Manny Chirico ’79 lauded as model corporate citizen

by Patrick Verel
Note: This story was originally published in the Fordham Newsroom and was re-published here on GabelliConnect.

chiricoAs chairman and CEO of the apparel company PVH, Manny Chirico, BS ’79, oversees some of the world’s best-known clothing brands, including Calvin Klein, Tommy Hilfiger, Speedo, Van Heusen, and Izod.

The firm has 35,000 associates of its own, but its supply chains extend around the world into countries like Bangladesh, Pakistan, Ethiopia, and India. More than a million factory workers are affected by the firm’s decisions.

Chirico, who is also the father of two Fordham alumni, and a former member of the Board of Trustees and the President’s Council, takes that responsibility very seriously.

“When I talk to our associates I always end by saying, ‘We have to be measured more than just by our balance sheet, or our income statement. We have to be measured by how we conduct business around the world, and how we treat people,’” he said.

For PVH’s commitment to promoting human rights, preserving the environment, nurturing employees, and maintaining transparency with investors, Corporate Responsibility (CR) magazine recently bestowed Chirico the 2016 Responsible CEO of the Year Lifetime Achievement Award.

Chirico called it one of the most gratifying awards he’s won.

“Getting the accolades from an independent third party makes you feel really good, and I think it says a lot about the way we conduct business around the world,” he said.

It’s gratifying, he said, because while the apparel industry is one of the least technical manufacturing industries—and is therefore ideal for providing opportunities to lesser developed countries—the decentralized nature of the industry makes it vulnerable to exploitation by unscrupulous actors.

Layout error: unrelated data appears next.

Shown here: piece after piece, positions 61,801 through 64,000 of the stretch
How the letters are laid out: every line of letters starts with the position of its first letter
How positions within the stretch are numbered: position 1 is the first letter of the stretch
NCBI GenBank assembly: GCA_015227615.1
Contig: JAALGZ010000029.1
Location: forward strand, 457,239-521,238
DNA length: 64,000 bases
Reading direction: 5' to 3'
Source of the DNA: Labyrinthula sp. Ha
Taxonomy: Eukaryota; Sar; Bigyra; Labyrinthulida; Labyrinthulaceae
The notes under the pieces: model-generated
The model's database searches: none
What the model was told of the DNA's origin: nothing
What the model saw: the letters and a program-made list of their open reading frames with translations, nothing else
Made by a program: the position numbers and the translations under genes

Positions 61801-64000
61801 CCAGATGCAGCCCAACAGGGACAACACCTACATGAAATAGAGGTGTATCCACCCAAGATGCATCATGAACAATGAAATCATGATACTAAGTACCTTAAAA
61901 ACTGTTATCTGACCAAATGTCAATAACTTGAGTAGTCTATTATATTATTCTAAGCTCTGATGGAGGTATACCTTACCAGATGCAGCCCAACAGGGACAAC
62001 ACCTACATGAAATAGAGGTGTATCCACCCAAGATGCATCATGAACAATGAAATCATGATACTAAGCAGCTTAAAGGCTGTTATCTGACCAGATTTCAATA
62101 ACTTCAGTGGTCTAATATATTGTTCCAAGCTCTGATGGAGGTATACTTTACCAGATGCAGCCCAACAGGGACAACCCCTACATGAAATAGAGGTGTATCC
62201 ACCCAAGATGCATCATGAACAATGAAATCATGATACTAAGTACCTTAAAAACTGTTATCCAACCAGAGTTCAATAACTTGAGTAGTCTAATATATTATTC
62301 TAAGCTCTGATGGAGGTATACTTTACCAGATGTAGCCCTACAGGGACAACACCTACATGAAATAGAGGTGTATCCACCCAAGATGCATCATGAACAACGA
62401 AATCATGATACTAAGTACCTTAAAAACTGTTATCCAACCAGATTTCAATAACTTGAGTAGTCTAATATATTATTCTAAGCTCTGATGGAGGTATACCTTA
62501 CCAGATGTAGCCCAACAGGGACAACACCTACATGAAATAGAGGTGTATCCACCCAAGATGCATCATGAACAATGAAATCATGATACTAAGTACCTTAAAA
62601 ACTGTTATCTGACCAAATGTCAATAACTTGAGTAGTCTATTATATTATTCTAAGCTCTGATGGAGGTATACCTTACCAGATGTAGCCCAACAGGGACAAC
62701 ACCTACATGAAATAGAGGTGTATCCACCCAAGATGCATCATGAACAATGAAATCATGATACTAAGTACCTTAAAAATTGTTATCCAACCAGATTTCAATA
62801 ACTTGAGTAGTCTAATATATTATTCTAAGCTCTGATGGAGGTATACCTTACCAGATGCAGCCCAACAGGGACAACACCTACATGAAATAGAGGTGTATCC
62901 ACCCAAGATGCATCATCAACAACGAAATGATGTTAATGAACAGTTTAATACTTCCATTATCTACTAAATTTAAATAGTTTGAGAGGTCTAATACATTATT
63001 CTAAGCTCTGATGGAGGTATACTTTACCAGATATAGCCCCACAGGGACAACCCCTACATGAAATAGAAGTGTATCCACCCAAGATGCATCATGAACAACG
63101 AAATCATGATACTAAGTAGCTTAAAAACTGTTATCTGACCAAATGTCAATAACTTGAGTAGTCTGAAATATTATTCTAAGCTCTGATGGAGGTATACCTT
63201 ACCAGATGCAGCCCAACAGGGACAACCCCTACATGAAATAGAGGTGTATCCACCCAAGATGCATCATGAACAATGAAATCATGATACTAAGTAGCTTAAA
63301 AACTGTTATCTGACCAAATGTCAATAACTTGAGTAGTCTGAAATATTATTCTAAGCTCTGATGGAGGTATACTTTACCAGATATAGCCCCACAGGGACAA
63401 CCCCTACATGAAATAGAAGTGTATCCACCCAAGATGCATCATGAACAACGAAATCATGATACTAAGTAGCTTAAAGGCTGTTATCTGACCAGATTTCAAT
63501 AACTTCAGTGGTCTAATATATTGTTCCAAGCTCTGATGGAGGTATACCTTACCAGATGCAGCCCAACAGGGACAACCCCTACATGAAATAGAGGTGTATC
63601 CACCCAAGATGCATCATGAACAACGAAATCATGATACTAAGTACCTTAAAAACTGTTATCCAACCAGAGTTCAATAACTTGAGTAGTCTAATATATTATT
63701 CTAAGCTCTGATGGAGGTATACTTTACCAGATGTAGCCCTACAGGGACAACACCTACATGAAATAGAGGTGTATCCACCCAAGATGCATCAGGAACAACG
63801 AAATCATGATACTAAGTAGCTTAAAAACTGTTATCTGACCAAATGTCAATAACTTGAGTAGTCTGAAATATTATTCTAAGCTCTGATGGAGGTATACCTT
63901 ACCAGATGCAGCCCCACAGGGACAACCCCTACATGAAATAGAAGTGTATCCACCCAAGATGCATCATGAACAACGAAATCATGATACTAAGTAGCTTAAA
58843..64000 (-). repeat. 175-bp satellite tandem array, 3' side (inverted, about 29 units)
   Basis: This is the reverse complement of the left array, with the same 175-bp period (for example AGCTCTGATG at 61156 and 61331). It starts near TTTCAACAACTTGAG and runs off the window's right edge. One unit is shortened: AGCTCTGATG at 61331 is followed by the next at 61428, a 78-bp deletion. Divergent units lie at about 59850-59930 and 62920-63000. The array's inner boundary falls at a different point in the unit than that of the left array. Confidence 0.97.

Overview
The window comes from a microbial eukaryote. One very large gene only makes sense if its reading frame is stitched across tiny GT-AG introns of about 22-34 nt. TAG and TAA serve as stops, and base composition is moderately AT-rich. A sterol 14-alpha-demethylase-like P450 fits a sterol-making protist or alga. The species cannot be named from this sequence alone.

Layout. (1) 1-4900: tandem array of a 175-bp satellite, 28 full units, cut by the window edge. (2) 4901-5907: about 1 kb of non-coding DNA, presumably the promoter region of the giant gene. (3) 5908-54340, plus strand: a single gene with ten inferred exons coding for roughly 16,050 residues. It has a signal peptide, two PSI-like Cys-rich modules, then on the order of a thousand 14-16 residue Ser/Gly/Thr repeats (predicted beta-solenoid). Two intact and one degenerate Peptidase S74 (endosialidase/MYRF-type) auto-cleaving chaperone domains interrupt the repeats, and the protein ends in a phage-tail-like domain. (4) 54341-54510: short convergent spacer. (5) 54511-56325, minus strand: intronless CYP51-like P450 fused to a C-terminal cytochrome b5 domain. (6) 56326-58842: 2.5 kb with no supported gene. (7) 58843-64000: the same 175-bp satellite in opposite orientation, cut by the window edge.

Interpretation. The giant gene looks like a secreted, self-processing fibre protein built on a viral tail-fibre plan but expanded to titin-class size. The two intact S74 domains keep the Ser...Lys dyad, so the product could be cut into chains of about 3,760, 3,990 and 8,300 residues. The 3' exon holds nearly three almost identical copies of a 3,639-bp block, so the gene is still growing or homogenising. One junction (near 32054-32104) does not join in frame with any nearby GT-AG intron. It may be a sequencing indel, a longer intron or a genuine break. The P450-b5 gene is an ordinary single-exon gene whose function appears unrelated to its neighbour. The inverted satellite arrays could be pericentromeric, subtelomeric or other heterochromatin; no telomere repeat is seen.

“If you could figure out how to save 25 cents a unit on the shirts you manufacture, that’s a significant impact, but if you do that by not paying the appropriate overtime, or are using a factory that doesn’t have safe working conditions, those are compromises you can’t make,” he said.

“You can’t be in every factory at every moment in time as if it were your factory, so you have to make sure you’re doing business with partners who share a common set of principles about how things should be done.”

The notion of corporate responsibility that extends beyond the balance sheet has been around since the early 1990s, but Chirico said that today, it’s more proactive and not as focused on damage control. For him, it’s also a way to put into action the lessons he learned from growing up in the Bronx and receiving a Jesuit education.

He cites Jesus’ exhortation that, ‘For unto whomsoever much is given, of him shall be much required’ as his inspiration.

“We have all this wealth and prosperity so we have to think about other parts of the world, and people around the world who are not in the same situation,” he said.

“How do we make their lives better?”

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